Tag Archive | Jacksonville High School

Funny how time slips away

Well, hello there – my, it’s been a long, long time

Today was a nice and coincidental day. Mother and Cathy and I headed way out west to YaYa’s for a mother/daughters birthday lunch (birthdays seem to extend into weeks when you’re older). Definitely worth the drive. Food, wine and service were great, and complimentary baba ghanoush will win me over anytime.

Just before we left, the manager, a nice-looking young man, came over to our table. He’d been by earlier to ask how our meal was.

This time, he looked at me quizzically, bent down, and asked me if I used to teach. I said yes, and he said, “I knew it! You were my teacher.”

Turns out he was one of my sophomore English students the second year I taught, way back in 1986-87 at Jacksonville High School.

He said he’d been telling his coworkers he knew it was me but it couldn’t be because that was so long ago I’d have to be old now, and I looked (to him) “exactly the same.” Nice to hear, but I assured him that I am old, having just turned 56 this week.

His eyes got big and he said, “Oh, my gosh, you weren’t that much older than us – a bunch of us from my graduating class have been on Facebook talking about how weird it is that we’re all turning 40.”

Big dose of perspective – time is flying. I knew the seniors from my first year were turning 43, but the sophomores were still kids in my mind. (And it also makes me wonder how old they thought I was then. I was 31, which to 15- and 16-year-olds seems pretty indeterminable, I suppose.)

My personal children were precious and little back then (they’re precious and big now and have precious little ones of their own) and loved to go way out to the school with me  if I needed to hang out with yearbook or newspaper staff in the evenings or on weekends. Liz especially loved to write on the chalkboards (yes, chalk – these were the olden days).

Jay said our principal had been in recently too, but

he recognized Jay before Jay recognized him. Anyway, it was a nice visit that brought back some pleasant memories.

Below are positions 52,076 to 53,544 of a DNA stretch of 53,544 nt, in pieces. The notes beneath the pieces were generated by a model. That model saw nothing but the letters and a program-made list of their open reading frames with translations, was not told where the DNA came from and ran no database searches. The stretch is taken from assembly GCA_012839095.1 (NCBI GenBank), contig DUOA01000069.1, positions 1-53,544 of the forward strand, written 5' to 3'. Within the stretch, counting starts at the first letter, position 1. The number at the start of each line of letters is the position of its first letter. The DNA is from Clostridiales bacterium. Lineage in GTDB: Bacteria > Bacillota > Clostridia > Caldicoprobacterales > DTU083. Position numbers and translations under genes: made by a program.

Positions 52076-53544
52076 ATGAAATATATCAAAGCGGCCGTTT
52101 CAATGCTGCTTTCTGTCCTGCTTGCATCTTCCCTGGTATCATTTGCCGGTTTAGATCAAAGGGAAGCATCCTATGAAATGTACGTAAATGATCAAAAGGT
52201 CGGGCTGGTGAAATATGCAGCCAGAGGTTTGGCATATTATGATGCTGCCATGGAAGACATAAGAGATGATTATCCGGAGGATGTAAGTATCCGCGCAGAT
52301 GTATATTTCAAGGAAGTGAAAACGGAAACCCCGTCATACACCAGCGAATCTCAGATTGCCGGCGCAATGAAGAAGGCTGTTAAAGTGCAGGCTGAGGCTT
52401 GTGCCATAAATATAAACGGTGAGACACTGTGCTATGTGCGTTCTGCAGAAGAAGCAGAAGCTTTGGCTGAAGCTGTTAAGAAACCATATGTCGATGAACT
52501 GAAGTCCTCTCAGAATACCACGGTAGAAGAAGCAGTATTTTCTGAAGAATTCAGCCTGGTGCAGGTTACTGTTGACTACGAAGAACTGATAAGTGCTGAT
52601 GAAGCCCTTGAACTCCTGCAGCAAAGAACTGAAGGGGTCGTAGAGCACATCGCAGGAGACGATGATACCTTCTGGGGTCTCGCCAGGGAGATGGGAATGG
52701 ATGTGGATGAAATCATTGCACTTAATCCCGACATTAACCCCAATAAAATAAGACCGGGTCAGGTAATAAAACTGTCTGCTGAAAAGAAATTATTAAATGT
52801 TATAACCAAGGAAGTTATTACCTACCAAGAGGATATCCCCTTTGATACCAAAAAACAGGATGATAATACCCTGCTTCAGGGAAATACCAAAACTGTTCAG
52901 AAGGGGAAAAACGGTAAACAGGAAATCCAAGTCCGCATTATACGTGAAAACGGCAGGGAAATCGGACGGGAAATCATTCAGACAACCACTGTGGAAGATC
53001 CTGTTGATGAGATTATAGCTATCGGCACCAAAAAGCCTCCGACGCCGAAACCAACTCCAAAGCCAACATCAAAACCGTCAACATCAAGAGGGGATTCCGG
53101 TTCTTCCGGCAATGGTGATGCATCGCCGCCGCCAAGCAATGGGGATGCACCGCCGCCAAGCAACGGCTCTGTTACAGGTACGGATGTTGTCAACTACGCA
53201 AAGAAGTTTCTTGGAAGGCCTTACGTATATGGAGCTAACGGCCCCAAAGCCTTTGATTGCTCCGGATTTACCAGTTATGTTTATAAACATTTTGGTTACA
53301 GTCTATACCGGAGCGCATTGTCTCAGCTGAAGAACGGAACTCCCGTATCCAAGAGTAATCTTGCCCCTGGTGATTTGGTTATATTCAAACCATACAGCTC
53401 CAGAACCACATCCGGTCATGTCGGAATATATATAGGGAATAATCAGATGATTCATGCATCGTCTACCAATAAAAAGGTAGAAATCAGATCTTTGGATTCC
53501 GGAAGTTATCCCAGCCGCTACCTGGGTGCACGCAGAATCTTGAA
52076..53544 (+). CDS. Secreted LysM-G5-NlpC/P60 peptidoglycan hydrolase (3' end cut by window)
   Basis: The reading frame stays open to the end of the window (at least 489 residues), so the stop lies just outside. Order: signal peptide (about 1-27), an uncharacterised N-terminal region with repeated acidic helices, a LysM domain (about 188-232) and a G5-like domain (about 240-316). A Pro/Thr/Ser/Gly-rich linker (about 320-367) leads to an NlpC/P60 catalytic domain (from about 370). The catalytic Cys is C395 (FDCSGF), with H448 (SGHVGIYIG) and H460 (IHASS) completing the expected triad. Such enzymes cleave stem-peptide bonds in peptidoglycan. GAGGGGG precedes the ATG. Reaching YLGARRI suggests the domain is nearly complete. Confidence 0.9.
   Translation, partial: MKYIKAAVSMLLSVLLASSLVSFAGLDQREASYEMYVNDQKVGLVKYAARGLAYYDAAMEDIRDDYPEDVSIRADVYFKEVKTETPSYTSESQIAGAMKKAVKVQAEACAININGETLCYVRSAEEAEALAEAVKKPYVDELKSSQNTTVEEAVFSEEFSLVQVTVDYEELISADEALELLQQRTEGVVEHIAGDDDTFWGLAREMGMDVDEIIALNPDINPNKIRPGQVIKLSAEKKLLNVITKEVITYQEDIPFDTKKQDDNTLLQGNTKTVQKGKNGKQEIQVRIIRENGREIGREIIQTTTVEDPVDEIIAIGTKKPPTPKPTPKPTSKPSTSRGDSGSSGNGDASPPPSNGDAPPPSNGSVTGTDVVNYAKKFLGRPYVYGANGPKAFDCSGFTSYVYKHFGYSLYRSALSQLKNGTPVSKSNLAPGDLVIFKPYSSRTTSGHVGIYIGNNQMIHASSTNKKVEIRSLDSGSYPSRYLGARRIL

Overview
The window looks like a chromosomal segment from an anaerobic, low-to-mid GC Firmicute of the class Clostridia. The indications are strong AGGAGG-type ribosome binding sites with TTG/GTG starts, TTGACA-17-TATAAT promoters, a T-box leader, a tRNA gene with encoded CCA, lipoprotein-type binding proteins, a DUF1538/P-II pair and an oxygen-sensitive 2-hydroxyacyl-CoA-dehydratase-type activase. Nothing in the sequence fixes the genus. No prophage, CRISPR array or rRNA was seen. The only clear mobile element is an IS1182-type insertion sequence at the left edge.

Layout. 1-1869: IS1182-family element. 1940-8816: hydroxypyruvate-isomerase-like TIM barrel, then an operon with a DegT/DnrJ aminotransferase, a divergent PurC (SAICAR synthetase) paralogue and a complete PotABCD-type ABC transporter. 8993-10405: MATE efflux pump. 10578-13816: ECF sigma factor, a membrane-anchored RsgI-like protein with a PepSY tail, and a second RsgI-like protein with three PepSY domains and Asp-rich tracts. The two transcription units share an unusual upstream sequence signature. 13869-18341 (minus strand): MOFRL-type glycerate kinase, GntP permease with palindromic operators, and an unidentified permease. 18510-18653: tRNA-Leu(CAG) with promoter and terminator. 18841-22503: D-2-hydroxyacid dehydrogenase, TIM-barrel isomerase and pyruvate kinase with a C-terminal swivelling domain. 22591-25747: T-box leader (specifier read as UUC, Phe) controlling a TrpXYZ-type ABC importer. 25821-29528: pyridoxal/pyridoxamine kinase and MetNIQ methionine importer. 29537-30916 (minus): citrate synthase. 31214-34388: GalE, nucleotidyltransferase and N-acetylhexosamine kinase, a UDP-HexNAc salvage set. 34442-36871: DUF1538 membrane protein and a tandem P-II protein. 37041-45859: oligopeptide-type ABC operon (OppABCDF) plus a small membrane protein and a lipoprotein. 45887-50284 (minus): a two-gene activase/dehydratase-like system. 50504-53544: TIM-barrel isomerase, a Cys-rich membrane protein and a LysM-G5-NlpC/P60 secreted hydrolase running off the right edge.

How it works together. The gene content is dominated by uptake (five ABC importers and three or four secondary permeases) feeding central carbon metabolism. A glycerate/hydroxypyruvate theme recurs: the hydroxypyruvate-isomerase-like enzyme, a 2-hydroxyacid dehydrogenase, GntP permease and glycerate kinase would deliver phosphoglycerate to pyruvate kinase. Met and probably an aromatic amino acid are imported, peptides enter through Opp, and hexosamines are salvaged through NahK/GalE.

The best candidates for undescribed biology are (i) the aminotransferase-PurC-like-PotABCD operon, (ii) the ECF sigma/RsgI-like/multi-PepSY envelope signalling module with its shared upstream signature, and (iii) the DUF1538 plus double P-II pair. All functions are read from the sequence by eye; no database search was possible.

Siegfried Sassoon

Then we girls wandered through a couple of stores. At Coldwater Creek, while Mother was shopping, I picked up a very cool book called “The Little Big Book of Dogs” and opened it randomly to a poem called “Man and Dog,” by Siegfried Sassoon.

He just happened to be one of my favorite World War I poets, one I taught heavily to my senior English classes at Jacksonville High School all those years ago.

No biggie, but a nice coincidence. And a really great book for dog lovers. Would make a good Christmas present for someone who, say, has two German Shepherds or something.

Later I met John and our friends Julia and Rich at Breckenridge to see “Contagion.” Good movie, bad news. The $5 feature between 4 and 6 p.m. is no more. Makes you long for the good old days of last month.

Then I came home to a new “Rolling Stone” (Jon Stewart made the cover again) with articles about Pearl Jam’s 20-year-anniversary and the 20-year anniversary of Nirvana’s “Nevermind” – and that the Rolling Stones might, just might, tour next year to celebrate the band’s 50th(!) anniversary. How’d that happen??

Gee, ain’t it funny how time slips away?

It’s all over now, baby blue (or why I’m no longer a teacher, though I loved it, part one)

For years my husband has said I need to write a book about what’s wrong with public schools. I’ve always countered with A. I don’t want to and B. who would care what I have to say? I’ve been an alternating teacher/journalist since 1985, but I’m just a veteran of all three districts in Pulaski County, not an “expert in educational theory.”

Heck, I don’t even have a degree in education. I majored in English, minored in psych and got certified to teach on the side, while taking some journalism courses along the way. I have a bachelor of arts and a teaching certificate that will expire this December (again).